A Regional Breakdown of Stock Market Sectors
Over the last decade, the composition of global stock market sectors has changed substantially. For example, the information technology sector’s weighting has nearly doubled while the energy sector’s weighting has shrunk by nearly three-quarters.
But which regions have gained or lost market share within the stock market sectors? In this graphic from MSCI, we show the regional breakdown of each sector in 2011 and 2021.
Regional Weights by Stock Market Sector
We’ve based our data on the MSCI ACWI Investable Market Index (IMI), a global equity index intended to represent the entire stock market.
Here is how regional weights by stock market sectors have changed in percentage point terms over the last decade. For example, emerging markets’ utility weighting shrunk from 0.5% to 0.3% of the global stock market, a decline of 0.2 percentage points.
|Europe, Middle East, |
A Geographic Breakdown of the MSCI ACWI IMI Index
How can investors track stock markets around the world?
Using the MSCI All Countries World Index Investable Market Index (MSCI ACWI IMI), investors can benchmark their portfolios to a comprehensive group of developed and emerging markets. With over $4.2 trillion in assets benchmarked to the ACWI—about 4% of all managed assets globally—the index is widely quoted.
In this graphic from MSCI, we explore a geographic breakdown of the MSCI ACWI IMI index, and how it has changed over time.
What is the MSCI ACWI IMI?
The MSCI ACWI IMI is a leading global equity index. It tracks the performance of a basket of securities that are intended to represent the entire global stock market. Altogether, it covers:
- 9,200 securities
- 23 developed markets
- 27 emerging markets
- 99% of the investable global equity market
Using a standardized approach, the index includes businesses of all sizes from small to large market capitalization.
The MSCI ACWI IMI Index is broken down into broad regions and specific markets, such as North America and the U.S. respectively. Below, we show the specific market weights of the index as of July 31, 2011 and July 31, 2021. We also show how much these weights have increased or decreased over the last 10 years.
|Market||Region||2011 Weight||2021 Weight||Percentage Point Change|
|Canada||North America||4.74%||2.91%||-1.8 p.p.|
|U.S.||North America||43.34%||58.61%||15.3 p.p.|
Today is Labor Day in the United States, a day when we are supposed to reflect on everyday people who work hard to make sure our economy works. The past two years have upended the 20th century industrial model of working – with COVID, many workers had to work from home. Another group of workers, who we called “essential workers”, which included delivery workers, grocery workers, healthcare workers and first responders continued their physical work.
Underlying some of these bifurcations was an even larger movement at play, one that only started to gain momentum in early 2021, one year after COVID forced many workers home – the emergence of a crypto economy that enables creators to connect directly with collectors of their work. Last year we had a “DeFi” summer, where peer-to-peer finance was being conducted through crypto products worldwide. Many people, some of whom who hadn’t been able to previous borrow and lend through their existing markets, were able to do so and accumulate assets; others, not satisfied with the yields they were getting in the traditional markets, turn to DeFi to increase their potential returns.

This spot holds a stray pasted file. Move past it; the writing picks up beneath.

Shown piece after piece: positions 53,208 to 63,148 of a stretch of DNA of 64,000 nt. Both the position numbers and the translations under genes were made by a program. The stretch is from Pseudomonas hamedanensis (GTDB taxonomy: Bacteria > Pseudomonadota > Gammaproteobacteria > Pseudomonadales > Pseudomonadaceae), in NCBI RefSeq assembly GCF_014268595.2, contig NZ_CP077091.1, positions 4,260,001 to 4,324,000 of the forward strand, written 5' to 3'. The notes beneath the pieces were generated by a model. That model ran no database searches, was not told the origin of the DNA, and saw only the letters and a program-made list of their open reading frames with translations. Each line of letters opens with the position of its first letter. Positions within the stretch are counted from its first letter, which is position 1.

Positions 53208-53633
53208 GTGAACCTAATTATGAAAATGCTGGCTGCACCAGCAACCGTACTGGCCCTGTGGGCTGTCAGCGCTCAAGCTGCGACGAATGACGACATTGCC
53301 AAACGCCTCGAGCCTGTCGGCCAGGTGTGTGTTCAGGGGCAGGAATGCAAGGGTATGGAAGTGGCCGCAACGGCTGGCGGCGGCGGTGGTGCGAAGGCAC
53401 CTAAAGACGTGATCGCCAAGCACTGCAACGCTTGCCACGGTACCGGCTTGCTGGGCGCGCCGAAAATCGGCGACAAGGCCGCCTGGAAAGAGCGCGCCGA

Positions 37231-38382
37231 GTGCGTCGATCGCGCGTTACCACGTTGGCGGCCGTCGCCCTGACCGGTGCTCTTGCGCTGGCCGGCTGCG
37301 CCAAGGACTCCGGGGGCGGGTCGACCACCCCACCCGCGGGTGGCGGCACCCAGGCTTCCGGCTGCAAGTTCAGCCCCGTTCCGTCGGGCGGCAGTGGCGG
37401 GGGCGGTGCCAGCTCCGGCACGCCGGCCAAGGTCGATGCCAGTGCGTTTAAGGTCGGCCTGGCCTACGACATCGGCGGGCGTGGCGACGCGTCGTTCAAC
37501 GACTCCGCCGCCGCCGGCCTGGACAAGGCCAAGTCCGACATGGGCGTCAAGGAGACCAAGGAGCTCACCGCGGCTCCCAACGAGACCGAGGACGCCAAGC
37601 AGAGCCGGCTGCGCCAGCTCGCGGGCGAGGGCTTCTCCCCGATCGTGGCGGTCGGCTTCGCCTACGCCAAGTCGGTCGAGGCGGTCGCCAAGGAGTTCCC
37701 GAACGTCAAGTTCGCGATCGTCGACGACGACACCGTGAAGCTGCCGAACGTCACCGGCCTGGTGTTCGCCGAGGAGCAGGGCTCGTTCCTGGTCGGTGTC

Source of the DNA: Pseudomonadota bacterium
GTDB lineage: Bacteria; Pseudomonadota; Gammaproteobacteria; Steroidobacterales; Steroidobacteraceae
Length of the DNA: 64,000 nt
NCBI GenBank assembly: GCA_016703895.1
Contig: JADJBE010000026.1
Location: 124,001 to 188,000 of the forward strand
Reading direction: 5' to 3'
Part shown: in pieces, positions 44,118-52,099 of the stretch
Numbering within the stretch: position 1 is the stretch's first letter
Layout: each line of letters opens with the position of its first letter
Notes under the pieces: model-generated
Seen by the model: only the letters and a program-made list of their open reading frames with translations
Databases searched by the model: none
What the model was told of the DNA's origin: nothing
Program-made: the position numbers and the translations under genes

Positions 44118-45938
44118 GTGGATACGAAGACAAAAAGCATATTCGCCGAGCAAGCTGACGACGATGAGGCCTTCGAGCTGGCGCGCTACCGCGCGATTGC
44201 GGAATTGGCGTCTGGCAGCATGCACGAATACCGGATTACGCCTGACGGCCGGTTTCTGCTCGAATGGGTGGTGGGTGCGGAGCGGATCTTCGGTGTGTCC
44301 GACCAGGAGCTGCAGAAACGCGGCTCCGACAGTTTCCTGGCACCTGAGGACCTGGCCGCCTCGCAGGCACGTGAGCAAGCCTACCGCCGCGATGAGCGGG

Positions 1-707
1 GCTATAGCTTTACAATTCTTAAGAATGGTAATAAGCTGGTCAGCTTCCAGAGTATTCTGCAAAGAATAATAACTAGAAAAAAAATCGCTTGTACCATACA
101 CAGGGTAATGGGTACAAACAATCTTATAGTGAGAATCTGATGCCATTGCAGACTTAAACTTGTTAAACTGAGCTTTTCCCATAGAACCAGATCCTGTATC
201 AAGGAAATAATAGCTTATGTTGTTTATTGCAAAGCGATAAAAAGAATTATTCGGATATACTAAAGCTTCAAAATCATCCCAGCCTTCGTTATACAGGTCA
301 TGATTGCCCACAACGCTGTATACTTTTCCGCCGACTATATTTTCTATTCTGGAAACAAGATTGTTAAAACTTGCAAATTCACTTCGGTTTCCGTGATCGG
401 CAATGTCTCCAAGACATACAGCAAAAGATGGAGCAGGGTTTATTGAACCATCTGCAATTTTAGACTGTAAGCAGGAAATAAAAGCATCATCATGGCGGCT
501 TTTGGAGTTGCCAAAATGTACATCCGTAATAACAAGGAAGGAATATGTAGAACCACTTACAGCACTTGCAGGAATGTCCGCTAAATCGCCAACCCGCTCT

This year, we saw a markedly different demographic start trading and collecting NFTs. The growing NFT infrastructure allowed those that were not able to find markets for their art before to monetize their work through online global communities. Twitter is full of stories of artists who have been able to make hundreds of thousands of dollars off of their art, and in return (Read more...)
The following content is sponsored by MSCI.
A More Intuitive Way to Calculate Investment Risk
What crucial factors come into play when choosing investments?
At a high level, there’s two sides to the equation: return and risk. While potential profit is important, the volatility or risk of those profits also plays a critical role. In this graphic from MSCI we introduce the RiskGrade metric, a more intuitive way of calculating investment risk.
What is RiskGrade?
One way of measuring investment risk is through volatility. Low risk investments have a smaller range of price movements relative to their historical average, meaning they have less volatility. On the flip side, high risk investments have a larger range of price movements. This means their returns—both gains and losses—can differ substantially from the historical average.
Traditionally, this volatility is measured through standard deviation. However, standard deviation can be difficult for investors to interpret as it has no intuitive reference point. Enter RiskGrade: a score-based measure of volatility that uses a transparent methodology.
- Volatility is calculated by measuring the change in investment price over time.
- A scaling factor is applied to standardize scores.
In the second step, 100 is equivalent to a 20% standard deviation, which is the average long-term volatility of global equities. Cash would have a RiskGrade of 0, whereas a technology IPO may have a RiskGrade that exceeds 1,000. It should be noted that RiskGrade only captures risk from a market price perspective, and does not consider inflation risk.